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Serving Sri Lanka

This web log is a news and views blog. The primary aim is to provide an avenue for the expression and collection of ideas on sustainable, fair, and just, grassroot level development. Some of the topics that the blog will specifically address are: poverty reduction, rural development, educational issues, social empowerment, post-Tsunami relief and reconstruction, livelihood development, environmental conservation and bio-diversity. 

Saturday, February 12, 2005

ILO survey reveals 276,000 jobs, livelihoods lost to Tsunami

This article was on ISLAND (02/11/05) and was sent in by Ananda:

A rapid assessment survey of the International Labour Organisation’s (ILO), which is updating information on a daily basis, reveals that jobs and livelihoods lost to the Tsunami in Sri Lanka currently stands at around 276,000. This is still a very large figure, which unfortunately is unlikely to fall more. Concerted efforts will be required to address this loss of employment, and the ILO and World Food Programme have therefore conducted a survey to find out more about the damage the tsunami has done to people’s livelihoods in the directly affected areas, and identify areas in which support will be required. Earlier, in the immediate aftermath after the Tsunami in January, based on general and incomplete situation reports, ILO made a preliminary estimate that total jobs and livelihood losses due to the tsunami numbered about 400,000, which needs to be corrected, the ILO said.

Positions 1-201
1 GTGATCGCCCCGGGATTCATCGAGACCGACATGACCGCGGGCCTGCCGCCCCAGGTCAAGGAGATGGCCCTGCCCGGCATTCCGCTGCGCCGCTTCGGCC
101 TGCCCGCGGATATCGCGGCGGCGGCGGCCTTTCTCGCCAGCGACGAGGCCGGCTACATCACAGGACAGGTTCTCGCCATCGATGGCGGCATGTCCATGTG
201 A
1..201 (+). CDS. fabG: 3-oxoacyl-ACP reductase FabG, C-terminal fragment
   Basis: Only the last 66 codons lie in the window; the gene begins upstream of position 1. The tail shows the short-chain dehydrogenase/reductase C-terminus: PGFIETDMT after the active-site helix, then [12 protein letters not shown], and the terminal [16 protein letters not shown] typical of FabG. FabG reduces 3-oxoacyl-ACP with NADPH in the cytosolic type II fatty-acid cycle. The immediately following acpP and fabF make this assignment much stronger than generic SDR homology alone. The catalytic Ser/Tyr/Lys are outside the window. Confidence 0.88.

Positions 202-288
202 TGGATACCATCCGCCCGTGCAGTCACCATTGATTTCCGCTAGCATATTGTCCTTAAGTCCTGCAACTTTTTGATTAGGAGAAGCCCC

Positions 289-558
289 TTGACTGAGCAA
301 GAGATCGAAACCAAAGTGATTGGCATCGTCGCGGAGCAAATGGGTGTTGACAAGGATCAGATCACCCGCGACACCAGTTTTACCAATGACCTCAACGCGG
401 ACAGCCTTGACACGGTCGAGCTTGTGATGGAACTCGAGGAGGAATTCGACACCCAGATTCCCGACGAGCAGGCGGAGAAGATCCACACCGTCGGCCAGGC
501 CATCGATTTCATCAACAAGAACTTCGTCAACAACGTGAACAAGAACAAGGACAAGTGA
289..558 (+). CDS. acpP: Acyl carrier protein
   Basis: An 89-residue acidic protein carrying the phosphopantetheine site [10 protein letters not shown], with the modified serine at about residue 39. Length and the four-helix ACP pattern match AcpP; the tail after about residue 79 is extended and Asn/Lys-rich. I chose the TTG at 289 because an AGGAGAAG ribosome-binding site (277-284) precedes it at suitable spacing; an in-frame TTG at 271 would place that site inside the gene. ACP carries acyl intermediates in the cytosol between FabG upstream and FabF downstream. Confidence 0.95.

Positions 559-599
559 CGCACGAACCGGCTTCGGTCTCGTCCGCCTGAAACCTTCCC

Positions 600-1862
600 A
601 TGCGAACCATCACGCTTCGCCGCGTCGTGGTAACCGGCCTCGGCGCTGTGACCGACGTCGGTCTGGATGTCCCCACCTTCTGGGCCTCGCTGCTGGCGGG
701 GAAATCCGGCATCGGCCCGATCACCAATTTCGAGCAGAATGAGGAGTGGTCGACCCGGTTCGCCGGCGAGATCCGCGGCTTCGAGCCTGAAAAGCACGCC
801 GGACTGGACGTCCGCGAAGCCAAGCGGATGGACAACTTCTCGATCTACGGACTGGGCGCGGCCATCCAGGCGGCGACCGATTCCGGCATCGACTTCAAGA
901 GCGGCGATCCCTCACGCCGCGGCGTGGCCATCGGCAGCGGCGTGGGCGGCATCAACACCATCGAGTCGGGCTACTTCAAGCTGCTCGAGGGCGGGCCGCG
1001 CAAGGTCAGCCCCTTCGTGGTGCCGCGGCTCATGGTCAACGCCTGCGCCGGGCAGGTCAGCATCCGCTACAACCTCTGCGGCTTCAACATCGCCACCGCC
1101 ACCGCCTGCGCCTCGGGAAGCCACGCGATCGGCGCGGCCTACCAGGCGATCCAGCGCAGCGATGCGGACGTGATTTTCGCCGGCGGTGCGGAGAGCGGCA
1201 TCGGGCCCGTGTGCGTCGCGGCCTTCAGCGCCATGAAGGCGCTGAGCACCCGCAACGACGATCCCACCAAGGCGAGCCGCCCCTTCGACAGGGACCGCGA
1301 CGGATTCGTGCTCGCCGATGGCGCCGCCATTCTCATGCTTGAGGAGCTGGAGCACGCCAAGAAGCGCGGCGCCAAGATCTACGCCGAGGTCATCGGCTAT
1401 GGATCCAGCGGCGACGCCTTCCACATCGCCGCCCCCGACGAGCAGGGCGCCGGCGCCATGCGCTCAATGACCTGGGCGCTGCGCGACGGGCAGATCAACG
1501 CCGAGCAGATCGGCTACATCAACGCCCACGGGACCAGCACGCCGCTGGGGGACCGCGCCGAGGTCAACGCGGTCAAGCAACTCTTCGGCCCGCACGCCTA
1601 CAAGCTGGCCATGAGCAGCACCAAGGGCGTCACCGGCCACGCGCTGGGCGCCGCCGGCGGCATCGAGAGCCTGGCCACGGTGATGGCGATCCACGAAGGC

Around mid-January, some hundred interviewers swarmed out all over the country to interview more than 1,600 affected households in 8 of the most affected districts. Displaced households, in camps or elsewhere, were included. Most of the interviewers were volunteers from the International Association of Students of Economics, Commerce and Management. The damage to houses has been widely reported. The survey confirmed that nearly all affected have suffered damage or lost their houses. In addition, 80 percent of the affected lost their main source of income. Most jobs were lost in the fisheries sector, with nearly none of the households now still engaged in fishing. Also badly affected were micro and small businesses, like shops, small restaurants, food processing, and handicrafts. Much employment was lost in tourism and agriculture as well.

Nine out of ten households that had productive assets saw them destroyed or damaged by the tsunami, and have therefore lost or reduced their capacity to generate an income. This includes assets like buildings, equipment, stocks, and livestock. This will have a longer-term effect on people’s incomes, as many assets are not easily replaced. Not surprisingly, then, half of the households covered were dependent on public and private aid, with only slightly more relying on government assistance than on private charity. A large majority of the households had already received food, medicine and clothing, but few had received cash.